NABO and International Polar Year

Long Term Human Ecodynamics in the Norse North Atlantic: cases of sustainability, survival, and collapse.

The International Polar Year (2007-10) is the fourth and latest in a series of major international campaigns begun in 1882 intended to advance scientific knowledge of the Polar Regions and to promote international cooperation. The current IPY is special in its new emphasis upon complex interactions between humans and a rapidly changing natural world, and substantial funding has now been made available to promote a better integration of history and social sciences with the natural and physical sciences active in the circumpolar north.

The current IPY takes place in what is clearly a period of dramatic change in the entire region, and many have come to see the polar regions (especially the north) as a global "mine canary" for the impacts of rapid warming. This IPY also takes place as many scholars and disciplines have focused attention on non-linear processes, threshold crossings, catastrophe, surprise, resilience, and problems of sustainability over the long term. Panarchy, resilience frameworks, and human ecodynamics are joining historical ecology as popular buzzwords for interdisciplinary organizations and funding agencies alike. The perceived value of large scale, long term studies crossing the disciplinary borders and pooling talent and resources on an international scale has never been greater, and this has provided the NABO cooperative an opportunity to contribute its decades of experience in international, interdisciplinary collaboration in the north.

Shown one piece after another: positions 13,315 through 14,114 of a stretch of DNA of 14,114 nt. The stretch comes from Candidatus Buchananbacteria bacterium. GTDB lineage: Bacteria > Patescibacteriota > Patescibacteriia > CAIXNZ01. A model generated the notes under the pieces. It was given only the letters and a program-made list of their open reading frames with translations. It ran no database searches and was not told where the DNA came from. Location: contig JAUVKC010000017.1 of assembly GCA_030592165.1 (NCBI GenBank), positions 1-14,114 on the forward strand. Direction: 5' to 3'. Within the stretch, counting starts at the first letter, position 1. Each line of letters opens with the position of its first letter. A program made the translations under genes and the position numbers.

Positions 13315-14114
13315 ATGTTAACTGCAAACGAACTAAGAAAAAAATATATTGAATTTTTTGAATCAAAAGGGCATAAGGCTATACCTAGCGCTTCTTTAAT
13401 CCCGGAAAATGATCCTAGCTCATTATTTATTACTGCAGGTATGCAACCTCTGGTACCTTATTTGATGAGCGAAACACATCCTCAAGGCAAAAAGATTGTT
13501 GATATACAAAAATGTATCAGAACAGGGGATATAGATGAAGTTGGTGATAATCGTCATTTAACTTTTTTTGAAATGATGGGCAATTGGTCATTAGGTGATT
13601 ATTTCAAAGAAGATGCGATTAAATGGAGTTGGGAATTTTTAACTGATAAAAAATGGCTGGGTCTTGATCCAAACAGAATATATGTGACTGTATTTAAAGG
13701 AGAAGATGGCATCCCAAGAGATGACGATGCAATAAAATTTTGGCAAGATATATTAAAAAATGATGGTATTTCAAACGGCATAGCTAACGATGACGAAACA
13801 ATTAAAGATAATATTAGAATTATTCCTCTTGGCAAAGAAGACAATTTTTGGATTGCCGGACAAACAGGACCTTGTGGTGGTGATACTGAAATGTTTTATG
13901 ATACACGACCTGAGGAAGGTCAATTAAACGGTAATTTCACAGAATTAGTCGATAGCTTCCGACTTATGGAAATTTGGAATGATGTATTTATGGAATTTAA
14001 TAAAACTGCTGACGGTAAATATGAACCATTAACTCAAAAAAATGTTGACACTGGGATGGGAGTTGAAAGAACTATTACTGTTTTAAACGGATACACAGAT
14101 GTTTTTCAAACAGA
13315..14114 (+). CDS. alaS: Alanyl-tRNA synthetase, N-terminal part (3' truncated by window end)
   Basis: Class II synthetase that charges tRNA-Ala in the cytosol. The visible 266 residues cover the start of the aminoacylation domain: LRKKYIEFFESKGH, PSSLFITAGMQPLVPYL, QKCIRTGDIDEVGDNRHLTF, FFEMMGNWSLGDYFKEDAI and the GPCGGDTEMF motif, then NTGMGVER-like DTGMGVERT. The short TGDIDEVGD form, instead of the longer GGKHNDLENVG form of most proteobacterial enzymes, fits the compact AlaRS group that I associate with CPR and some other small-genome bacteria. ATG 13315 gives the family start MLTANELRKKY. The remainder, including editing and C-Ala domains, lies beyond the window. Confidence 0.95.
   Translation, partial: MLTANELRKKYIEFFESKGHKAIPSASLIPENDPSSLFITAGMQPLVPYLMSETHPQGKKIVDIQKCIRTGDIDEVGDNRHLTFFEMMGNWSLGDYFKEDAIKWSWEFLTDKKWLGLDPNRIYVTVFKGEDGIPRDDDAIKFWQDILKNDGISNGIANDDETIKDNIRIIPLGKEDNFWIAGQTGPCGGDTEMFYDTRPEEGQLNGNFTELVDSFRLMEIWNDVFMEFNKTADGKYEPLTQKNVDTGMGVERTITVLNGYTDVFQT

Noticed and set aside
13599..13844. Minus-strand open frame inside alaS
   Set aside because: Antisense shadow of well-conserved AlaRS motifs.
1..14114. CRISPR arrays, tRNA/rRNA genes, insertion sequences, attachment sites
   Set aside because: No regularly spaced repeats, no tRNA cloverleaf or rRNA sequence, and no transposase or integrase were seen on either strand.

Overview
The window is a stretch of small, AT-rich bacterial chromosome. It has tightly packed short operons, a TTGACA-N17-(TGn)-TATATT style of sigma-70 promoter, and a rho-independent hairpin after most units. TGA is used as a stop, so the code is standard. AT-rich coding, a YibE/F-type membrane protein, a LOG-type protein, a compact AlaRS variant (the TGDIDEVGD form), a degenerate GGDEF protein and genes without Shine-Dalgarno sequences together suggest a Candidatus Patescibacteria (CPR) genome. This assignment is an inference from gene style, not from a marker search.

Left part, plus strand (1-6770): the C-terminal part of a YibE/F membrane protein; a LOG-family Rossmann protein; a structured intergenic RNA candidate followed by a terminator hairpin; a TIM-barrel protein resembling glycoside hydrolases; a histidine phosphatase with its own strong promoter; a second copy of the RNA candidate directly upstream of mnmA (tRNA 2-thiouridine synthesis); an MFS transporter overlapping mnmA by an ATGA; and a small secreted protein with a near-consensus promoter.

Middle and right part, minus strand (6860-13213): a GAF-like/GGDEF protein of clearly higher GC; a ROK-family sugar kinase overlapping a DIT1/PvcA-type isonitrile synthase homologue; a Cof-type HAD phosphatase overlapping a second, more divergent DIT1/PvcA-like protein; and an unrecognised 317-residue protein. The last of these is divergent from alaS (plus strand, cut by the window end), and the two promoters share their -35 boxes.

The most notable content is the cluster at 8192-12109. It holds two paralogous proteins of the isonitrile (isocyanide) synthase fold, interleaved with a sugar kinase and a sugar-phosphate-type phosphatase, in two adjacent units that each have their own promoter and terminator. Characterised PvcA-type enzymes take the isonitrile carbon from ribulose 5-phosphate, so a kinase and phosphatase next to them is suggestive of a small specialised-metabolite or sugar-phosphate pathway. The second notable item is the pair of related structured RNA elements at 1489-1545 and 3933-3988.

NABO members have been very active in IPY on the national and international scale, and major funding has been secured from Danish, Canadian, and US sources for an ambitious effort to continue and expand NABO collaboration with a special NABO IPY Project: Long Term Human Ecodynamics in the Norse North Atlantic: cases of sustainability, survival, and collapse. This project is currently funded at just over US$ 900,000 and will have fieldwork seasons 2008-10 in the Shetlands, Faroes, Iceland, and SW Greenland. A short project summary is available below. A fuller project description (taken from the NABO IPY US National Science Foundation proposal) is also available. A report of the initial working meeting of some of the NABO IPY project managers (hosted by U Edinburgh GeoSciences December 2007) is available as a pdf. The annual project reports and additional working meeting reports will be posted as they become available.

For more information on the IPY effort and its historical context, see the Arctic Consortium of the US (ARCUS) Witness the Arctic Spring 2007 12 (2) (available at For the official coordinating center at the International Council for Science and news of IPY events and results see the ICSU website at

More details on the project and the people involved